Few fictional characters have captivated us as much as Sherlock Holmes. Perhaps that helps explain the instant affection one feels for director Bill Condon's Mr. Holmes, a touching, dramatic imagining of the final, feeble days of the super sleuth.
It's 1947 and the 93-year-old Holmes — played to perfection by Ian McKellen — lives in southern England, retired for 30 years. Watson is either estranged or dead and Sherlock's brother, Mycroft, has just passed away. The great detective is all alone, save for his housekeeper and her young son.
As if the isolation and physical decay weren't enough for this once grand man, he's suffering a loss that, for the average man, would be a tragedy but for him is the worst of indignations: He's losing his memory.
In this reimagined post-war England, John Watson created the Holmes we know from the stories. He based these "penny dreadfuls with an elevated prose style" on real-life cases, but he embellished them, providing added theatricality. Holmes was initially fine with that, but as he grows more and more frail, he longs to put down on paper the true story of his final case, the one that prompted him to retire. Yet, tragically, he can't remember it.
Mr. Holmes is a moving and delightful look at a character we mistakenly thought we already knew. Through the use of flashbacks and a stellar portrayal by McKellen — look for an Oscar nomination — we discover a more human Holmes, one full of both pride and regret, one struggling to balance his longing for logic with the realization that happiness may actually lie in an illogical sense of compassion.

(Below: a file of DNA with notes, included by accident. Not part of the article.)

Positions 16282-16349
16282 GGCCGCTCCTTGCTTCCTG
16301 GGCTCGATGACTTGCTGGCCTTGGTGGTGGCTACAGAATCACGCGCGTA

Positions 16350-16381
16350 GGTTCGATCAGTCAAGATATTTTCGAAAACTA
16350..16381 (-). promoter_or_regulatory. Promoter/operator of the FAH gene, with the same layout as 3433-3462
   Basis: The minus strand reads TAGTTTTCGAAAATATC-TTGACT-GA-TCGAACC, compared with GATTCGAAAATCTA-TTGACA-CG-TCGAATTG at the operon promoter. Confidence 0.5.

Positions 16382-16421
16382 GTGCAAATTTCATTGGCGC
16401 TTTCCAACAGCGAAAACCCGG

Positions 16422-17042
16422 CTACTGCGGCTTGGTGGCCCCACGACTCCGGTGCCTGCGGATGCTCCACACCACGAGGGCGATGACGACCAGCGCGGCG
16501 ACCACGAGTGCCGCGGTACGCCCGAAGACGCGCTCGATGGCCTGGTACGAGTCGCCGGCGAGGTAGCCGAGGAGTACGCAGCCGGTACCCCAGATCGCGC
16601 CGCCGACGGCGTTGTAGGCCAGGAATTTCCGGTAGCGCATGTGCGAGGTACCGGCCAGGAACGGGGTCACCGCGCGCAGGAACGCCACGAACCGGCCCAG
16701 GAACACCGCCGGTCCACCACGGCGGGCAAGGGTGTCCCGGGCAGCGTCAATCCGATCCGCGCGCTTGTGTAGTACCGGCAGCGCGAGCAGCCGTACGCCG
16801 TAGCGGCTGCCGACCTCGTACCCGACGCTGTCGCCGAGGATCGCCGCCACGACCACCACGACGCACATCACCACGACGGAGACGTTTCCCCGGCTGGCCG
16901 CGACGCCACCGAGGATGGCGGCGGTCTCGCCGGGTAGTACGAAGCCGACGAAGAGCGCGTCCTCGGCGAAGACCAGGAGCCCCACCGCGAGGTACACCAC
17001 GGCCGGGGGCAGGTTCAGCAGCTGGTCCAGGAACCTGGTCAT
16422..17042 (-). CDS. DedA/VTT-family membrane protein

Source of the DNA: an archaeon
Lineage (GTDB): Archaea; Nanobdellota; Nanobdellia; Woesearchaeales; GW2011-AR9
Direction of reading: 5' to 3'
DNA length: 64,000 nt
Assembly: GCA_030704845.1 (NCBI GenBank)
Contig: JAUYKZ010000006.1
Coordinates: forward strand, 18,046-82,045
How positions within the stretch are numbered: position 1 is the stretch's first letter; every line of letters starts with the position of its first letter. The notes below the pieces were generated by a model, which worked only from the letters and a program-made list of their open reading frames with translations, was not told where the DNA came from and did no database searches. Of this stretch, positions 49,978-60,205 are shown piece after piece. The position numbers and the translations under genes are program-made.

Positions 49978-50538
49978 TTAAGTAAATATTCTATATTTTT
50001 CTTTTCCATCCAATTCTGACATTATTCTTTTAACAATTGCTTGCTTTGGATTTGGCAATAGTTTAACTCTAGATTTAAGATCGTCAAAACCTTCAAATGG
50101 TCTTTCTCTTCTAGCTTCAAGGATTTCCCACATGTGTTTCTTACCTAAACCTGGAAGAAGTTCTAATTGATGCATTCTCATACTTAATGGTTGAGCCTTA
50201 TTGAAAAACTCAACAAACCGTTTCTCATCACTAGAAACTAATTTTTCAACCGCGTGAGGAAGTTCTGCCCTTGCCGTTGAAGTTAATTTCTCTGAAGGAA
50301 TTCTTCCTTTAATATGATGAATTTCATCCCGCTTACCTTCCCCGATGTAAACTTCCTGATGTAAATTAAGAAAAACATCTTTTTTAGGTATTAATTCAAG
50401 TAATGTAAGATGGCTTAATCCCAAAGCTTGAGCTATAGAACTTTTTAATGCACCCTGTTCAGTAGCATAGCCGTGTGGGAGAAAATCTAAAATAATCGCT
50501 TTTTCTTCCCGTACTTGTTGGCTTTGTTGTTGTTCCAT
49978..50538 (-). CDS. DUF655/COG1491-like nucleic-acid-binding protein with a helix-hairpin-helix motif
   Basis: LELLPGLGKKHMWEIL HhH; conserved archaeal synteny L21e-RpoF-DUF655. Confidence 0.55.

Laura Linney, as the housekeeper, has to do some heavy lifting. Almost always up to that task in prior films, she's an odd choice for this one, partially because she can never quite perfect the Sussex sound. Much is also asked of young Milo Parker, who plays the housekeeper's son and while he, like Linney, has some moments of real emotion, he too slips in and out of dialect.
Nevertheless, it's fascinating to watch the relationship among the three characters slowly evolve. That process ultimately reveals new insights into Holmes' personality, crime-solving skills and — most intriguingly — his past, which is kept shrouded from both his view and ours until the final act, in keeping with the best of the original Arthur Conan Doyle stories.
"One shouldn't leave this life without a sense of completion," says Holmes. Thanks to this film, the character of Sherlock Holmes does indeed feel just a tad more complete.
Dir. Bill Condon; writ. Jeffrey Hatcher (based on a novel by Mitch Cullin and characters created by Arthur Conan Doyle); feat. Ian McKellen, Laura Linney, Milo Parker, Hiroyuki Sanada
Opens July 17 at Santikos Bijou and Embassy. ★★★★
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